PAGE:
Staying & playing together: Williamson's lifetime of love
DAVID Williamson is 75 this month. He's at the age when he could be putting his feet up at his ocean front home at Sunshine Beach and enjoying the fruits of a career spanning nearly 50 years as Australia's lauded, and leading, international playwright.
He certainly has enough grandchildren to play with. He and his author/ journalist wife Kristin have just come home from California where they welcomed their 12th into the world.
But no, David is busier than he has ever been.
He is currently adapting Rupert, his 2013 play about Rupert Murdoch, for US cable television. It is a six part miniseries and he has finished part one. He also has a Hollywood movie in development but he wants to keep it under wraps for now.
His new play Odd Man Out opened in Sydney last month and Noosa Long Weekend festival director, Ian Mackellar, is bringing it to Noosa in March as a publicity and fundraising precursor to the festival. Tickets are now sale at The J.
"I've had a very lucky life," he told Seniors when we called to wish him a happy 75th which is on February 24.
"I'm one of those rare playwrights who gets just about every play he writes produced. I get such a kick out of constructing something, seeing it come to life with good actors and then the big buzz of watching the audience react."
And even after household name productions like Don's Party, The Club, The Removalists, Travelling North and 25 screenplays for hugely successful movies like Phar Lap and Gallipoli and Emerald City the need for the "buzz" is clearly still there.
David went to high school in Bairnsdale Victoria and attributes his career path to a teacher, Alan McLeod. "He brought Shakespeare to life for me. The basic human emotions of love, hate, revenge, ambition, all of these things are timeless," he said.
"He steered me to being a playwright by making drama seem interesting, relevant and a real exploration of human nature which it is.
"I started by writing some university material in the 60s and, oh my goodness, there you go, I'm still going."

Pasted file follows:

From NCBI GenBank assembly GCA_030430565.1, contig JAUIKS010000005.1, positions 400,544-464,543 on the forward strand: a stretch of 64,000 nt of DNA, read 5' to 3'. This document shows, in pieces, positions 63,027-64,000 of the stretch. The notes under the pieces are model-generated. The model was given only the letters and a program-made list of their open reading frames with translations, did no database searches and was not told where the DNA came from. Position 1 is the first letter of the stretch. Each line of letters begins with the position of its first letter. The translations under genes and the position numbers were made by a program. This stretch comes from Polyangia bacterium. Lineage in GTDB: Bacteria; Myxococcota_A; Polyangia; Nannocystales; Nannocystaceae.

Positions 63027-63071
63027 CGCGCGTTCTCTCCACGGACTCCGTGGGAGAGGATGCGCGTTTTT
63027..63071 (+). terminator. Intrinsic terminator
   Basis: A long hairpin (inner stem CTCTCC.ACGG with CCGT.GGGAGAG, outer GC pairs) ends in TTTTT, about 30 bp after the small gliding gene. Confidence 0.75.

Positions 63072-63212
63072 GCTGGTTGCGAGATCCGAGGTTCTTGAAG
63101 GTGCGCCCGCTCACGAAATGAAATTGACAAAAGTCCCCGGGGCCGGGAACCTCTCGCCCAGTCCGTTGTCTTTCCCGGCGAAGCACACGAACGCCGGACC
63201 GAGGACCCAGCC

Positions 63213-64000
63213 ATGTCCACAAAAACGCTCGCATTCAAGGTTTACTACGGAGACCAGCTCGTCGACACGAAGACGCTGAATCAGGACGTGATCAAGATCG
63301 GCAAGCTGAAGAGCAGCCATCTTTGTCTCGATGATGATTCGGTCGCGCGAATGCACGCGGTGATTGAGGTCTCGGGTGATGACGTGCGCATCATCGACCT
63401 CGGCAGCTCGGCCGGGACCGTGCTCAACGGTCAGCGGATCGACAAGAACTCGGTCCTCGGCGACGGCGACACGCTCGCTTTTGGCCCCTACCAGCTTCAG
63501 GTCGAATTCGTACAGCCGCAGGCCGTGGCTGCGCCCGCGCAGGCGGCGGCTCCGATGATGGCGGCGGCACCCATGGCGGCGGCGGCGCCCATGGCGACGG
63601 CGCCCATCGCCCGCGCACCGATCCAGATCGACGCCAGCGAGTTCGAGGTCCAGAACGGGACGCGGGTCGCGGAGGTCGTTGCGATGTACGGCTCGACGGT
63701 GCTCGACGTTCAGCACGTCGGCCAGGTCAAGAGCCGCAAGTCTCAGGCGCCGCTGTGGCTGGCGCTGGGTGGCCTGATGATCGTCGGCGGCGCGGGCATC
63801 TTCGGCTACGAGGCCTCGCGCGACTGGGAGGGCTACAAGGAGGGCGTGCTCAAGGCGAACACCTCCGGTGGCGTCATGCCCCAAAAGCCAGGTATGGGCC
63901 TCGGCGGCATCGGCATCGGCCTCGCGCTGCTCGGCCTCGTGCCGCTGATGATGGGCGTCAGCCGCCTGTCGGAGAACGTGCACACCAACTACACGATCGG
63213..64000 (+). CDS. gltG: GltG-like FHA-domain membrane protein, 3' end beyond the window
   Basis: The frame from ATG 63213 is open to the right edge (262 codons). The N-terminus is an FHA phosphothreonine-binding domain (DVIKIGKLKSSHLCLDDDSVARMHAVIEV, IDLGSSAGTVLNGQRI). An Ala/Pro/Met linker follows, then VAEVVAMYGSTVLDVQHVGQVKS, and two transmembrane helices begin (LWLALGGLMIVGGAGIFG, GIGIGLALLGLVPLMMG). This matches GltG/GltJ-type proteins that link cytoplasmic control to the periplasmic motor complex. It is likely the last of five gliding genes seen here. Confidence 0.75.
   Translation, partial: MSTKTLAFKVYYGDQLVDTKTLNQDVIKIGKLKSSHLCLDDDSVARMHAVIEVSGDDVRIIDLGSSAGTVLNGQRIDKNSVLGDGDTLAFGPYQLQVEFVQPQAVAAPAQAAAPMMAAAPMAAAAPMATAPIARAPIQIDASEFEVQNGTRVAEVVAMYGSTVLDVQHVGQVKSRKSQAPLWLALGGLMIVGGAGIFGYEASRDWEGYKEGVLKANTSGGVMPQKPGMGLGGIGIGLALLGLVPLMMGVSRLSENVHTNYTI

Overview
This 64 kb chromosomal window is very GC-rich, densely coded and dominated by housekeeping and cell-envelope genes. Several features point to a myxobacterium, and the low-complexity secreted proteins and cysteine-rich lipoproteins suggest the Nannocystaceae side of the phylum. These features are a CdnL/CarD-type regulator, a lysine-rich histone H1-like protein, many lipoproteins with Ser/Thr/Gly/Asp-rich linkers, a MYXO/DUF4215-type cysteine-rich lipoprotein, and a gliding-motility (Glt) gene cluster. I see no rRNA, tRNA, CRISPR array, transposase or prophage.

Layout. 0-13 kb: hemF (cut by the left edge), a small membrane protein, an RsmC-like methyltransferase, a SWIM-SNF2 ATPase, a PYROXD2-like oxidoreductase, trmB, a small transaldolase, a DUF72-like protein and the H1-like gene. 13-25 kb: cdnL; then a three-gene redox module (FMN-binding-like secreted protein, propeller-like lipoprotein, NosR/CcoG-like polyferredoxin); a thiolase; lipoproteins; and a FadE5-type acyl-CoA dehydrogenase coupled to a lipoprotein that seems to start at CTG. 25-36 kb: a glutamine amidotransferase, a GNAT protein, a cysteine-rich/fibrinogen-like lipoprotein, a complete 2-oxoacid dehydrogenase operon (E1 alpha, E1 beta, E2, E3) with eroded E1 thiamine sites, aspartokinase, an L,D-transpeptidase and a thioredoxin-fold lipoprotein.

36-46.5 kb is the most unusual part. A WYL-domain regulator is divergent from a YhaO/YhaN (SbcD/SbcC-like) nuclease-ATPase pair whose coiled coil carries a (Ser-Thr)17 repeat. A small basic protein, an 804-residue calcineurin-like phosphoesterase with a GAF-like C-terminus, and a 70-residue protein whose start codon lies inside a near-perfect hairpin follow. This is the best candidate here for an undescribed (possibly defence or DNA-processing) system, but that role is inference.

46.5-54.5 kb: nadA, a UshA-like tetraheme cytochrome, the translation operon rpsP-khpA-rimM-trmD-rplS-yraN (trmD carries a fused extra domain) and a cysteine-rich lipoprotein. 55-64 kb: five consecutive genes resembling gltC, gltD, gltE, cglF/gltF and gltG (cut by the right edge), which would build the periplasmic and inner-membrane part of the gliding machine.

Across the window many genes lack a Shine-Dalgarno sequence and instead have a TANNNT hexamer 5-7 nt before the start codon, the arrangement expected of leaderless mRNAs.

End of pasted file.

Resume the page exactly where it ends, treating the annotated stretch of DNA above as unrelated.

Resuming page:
Twelve years ago he developed a heart rhythm problem called atrial fibrillation and atrial flutter.
"I had them both and they seemed to alternate. It was stress related. I was working too hard and I went from being a four cylinder car to a three cylinder car," he said.
"I went on effective medication and I was able to live with it. The fibrillation still reappears from time to time but I have a new lease of life now.
The work hasn't ceased and, fortunately, audiences are still coming in numbers."
David described how he and Kristin met during rehearsals for The Removalist at La Mama Theatre in Melbourne.
"I was looking for a replacement lead actor and suddenly this gorgeous woman turned up. The problem was we were both married to other people at the time.
"We've been together 45 years and I've just dropped her off in Hastings St to have lunch and go shopping with two of the grandkids. Something must have been right about it."
David believes romance is "important in your life.
"Kristin would feel very bereft if I didn't find some good red roses on Valentine's Day.
It's been a bit of a scramble sometimes but I've always managed it. It's part of our calendar and I try and take her out for a nice dinner."
The interview ended just as Kristin arrived home. I mentioned Valentine's Day and she recalled how she and David were in a Chinese restaurant in Umina on the NSW coast.
"There was an electric organ and David started playing and singing My Funny Valentine.
"Our teenage children were mortified but the restaurant people applauded.
Our friend, actor John Bell, who was with us, was astonished.
"He hadn't seen the exhibitionist side of the quiet playwright before that night."